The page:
Your privacy mistakes can easily become everyone's business. Here's how to keep your company--and your career--out of the spotlight.
Getting there isn't a mystery, even if it's hard work. The many failures have shown what needs to be done. Here are nine truths about privacy that companies must live.
It's A Strategy, Not Just A Policy
Facebook, the popular social networking site for students, thought it was offering its users a cool new feature when it introduced News Feed in September. News Feed automatically updates Facebook users about changes to the pages of people in their social networks, such as someone adding a friend or posting to a discussion group. CEO Mark Zuckerberg was unprepared for the howls of protest from Facebook users who, instead of seeing a new networking opportunity, saw the shadow of Big Brother. In an Internet posting on Sept. 5 prompted by an increasingly hostile user community, Zuckerberg defended the new product: "We didn't take away any privacy options. ... The privacy rules haven't changed." Zuckerberg was out of touch with his own community. In a posting three days later, he was forced to admit: "We really messed this one up." Facebook reworked News Feed, offering users new ways to control their personal data, such as the ability to nix the broadcast of specific updates and to remove the time stamp many found particularly onerous.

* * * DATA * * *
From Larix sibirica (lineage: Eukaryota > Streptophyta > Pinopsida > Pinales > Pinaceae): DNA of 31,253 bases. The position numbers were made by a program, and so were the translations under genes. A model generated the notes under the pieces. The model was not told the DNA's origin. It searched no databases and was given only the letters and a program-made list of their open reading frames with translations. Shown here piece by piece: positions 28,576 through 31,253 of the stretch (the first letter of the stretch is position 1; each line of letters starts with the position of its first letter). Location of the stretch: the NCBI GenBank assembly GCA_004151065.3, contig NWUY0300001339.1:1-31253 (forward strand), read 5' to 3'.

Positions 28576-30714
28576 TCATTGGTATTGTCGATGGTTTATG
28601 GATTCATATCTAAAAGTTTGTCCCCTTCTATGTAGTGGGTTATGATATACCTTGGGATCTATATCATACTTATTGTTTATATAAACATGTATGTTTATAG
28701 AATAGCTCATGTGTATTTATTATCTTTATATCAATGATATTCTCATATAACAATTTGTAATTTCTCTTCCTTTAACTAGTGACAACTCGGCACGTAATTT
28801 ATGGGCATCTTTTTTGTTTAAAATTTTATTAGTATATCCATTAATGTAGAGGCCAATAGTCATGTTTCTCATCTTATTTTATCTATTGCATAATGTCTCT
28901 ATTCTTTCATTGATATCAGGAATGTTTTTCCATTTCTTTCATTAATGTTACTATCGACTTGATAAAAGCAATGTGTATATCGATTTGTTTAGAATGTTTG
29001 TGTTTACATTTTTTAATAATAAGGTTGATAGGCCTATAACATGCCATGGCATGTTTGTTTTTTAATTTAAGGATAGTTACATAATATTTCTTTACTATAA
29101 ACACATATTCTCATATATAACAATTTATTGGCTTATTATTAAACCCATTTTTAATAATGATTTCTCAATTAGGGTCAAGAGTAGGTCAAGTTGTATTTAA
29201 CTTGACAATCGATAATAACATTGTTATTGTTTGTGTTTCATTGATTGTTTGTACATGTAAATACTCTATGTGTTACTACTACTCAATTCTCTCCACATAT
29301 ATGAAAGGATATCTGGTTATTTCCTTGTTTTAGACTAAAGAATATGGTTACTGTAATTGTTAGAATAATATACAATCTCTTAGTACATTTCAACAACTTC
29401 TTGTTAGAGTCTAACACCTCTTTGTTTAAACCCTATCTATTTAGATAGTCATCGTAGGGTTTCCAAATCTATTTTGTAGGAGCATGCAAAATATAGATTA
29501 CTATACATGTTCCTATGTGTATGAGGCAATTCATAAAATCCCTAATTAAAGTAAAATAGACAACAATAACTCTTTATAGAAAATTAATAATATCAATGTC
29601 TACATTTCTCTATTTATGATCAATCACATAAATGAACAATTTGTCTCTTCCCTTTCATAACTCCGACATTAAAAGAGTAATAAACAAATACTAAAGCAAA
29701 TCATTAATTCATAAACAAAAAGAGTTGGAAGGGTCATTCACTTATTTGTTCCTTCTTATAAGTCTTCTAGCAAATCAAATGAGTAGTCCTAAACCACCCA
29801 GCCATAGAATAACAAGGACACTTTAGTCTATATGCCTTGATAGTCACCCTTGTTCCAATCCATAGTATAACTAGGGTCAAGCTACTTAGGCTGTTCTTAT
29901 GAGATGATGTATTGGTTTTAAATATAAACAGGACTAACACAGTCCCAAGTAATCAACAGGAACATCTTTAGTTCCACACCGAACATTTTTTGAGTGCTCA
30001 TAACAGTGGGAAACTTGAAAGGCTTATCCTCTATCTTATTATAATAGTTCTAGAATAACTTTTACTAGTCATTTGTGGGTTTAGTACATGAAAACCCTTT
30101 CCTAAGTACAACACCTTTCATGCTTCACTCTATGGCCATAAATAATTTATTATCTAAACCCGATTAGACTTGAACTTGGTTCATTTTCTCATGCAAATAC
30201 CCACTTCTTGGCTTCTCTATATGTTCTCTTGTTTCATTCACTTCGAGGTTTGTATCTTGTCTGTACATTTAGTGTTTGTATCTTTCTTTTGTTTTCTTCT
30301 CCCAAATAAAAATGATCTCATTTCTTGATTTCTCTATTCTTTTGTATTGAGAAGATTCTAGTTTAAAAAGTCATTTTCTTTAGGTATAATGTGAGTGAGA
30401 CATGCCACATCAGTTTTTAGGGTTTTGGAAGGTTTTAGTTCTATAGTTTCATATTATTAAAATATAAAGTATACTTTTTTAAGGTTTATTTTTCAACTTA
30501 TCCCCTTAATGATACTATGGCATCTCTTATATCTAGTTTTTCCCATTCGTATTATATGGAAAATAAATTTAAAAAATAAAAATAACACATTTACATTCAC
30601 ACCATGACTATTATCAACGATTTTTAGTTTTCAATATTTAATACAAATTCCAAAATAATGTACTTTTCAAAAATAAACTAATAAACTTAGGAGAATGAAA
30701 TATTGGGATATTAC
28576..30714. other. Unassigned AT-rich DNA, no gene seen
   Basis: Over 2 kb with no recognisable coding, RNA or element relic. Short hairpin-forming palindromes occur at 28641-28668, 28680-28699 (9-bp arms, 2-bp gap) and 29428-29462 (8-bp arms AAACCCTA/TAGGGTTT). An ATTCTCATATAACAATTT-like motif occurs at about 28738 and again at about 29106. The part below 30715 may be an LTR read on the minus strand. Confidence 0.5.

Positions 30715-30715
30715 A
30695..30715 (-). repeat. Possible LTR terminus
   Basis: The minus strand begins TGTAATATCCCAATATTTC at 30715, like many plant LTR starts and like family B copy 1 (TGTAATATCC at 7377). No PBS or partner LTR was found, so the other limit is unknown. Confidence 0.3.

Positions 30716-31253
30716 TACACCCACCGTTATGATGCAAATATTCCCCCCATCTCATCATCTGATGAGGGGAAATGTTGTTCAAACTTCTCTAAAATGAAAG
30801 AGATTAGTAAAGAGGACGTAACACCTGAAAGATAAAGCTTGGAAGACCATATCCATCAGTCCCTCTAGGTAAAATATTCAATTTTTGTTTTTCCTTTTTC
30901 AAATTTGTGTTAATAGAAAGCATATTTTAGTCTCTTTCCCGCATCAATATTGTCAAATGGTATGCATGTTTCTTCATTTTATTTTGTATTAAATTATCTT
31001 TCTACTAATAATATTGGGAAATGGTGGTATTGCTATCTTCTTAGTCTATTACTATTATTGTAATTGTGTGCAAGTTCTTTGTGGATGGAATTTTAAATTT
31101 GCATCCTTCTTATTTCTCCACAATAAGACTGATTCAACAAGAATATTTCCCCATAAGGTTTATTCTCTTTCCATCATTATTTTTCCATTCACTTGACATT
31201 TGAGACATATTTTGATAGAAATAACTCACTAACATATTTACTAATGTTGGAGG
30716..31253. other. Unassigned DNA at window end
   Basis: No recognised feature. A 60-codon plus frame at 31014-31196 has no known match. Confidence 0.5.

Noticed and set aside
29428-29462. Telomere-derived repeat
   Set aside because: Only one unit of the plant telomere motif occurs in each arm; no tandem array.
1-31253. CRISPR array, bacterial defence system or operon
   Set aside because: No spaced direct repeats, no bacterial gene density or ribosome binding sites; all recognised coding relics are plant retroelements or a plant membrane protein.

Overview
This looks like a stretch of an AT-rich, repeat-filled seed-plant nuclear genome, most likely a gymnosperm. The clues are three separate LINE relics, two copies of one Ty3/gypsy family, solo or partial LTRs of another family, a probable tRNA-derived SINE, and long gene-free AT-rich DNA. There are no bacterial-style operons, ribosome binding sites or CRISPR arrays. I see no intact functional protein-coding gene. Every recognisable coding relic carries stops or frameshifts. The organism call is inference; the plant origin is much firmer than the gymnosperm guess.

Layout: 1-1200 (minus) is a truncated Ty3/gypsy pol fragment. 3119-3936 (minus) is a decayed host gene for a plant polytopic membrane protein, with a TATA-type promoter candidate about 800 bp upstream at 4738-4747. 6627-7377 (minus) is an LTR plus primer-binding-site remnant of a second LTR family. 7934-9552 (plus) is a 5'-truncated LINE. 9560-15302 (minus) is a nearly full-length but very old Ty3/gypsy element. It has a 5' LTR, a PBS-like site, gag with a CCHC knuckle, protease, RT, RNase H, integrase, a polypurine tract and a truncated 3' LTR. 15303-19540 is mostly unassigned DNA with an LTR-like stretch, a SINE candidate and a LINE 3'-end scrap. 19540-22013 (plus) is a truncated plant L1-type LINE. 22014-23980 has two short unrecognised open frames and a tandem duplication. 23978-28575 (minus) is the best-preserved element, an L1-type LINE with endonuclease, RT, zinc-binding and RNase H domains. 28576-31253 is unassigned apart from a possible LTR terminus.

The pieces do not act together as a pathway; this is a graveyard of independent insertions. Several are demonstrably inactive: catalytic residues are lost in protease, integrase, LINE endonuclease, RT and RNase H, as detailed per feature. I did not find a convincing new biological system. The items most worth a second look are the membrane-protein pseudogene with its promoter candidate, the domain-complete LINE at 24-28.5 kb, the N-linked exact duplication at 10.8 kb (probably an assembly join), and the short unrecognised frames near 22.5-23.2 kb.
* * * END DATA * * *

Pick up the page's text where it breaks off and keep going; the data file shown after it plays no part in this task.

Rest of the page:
AOL apologized for the gaffe immediately after it was discovered ("This was a screwup, and we're angry and upset about it," a spokesman said), and there were career consequences: It fired the researchers responsible, and its chief technology officer resigned shortly afterward.
Privacy Laws Will Change--Often
"California puts privacy laws into effect every week," says Parry Aftab, only partly tongue- in-cheek. Aftab's a privacy lawyer and executive director of WiredSafety.org. "I can't stay on top of them," she says.
But you must. More than half the states have laws that require organizations to notify consumers if their personal data is involved in a security breach. At the federal level, several privacy bills are percolating through both houses of Congress, though the feds have shown no real urgency to act on those bills.
Smart companies don't just stay on top of privacy legislation, they also seek to influence it. Kirk Hareth, chief privacy officer for Nationwide Insurance, served as an industry lobbyist for several years in the 1990s. He helped draft HIPAA, the Health Insurance Portability and Accountability Act. Hareth keeps in touch with Nationwide's lobbyists to stay current with pending legislation.
Case in point: On Oct. 13, President Bush signed a bill, S. 2856, that includes a provision that requires financial institutions to make their privacy statements "comprehensible to consumers, with a clear format and design." The Federal Trade Commission has 180 days after enactment of the bill to develop the new privacy model and will seek input from financial institutions.
Nationwide's privacy statement already complies with the new regulation, Hareth says. "We've gotten ours to an eighth-grade reading level," he says. That's because California law requires that all public documents be written below a ninth-grade reading level, and insurance companies are regulated by the states. Dealing with federal and state regs is a constant juggling act. "You need to have time to do that reconciliation," Hareth says.
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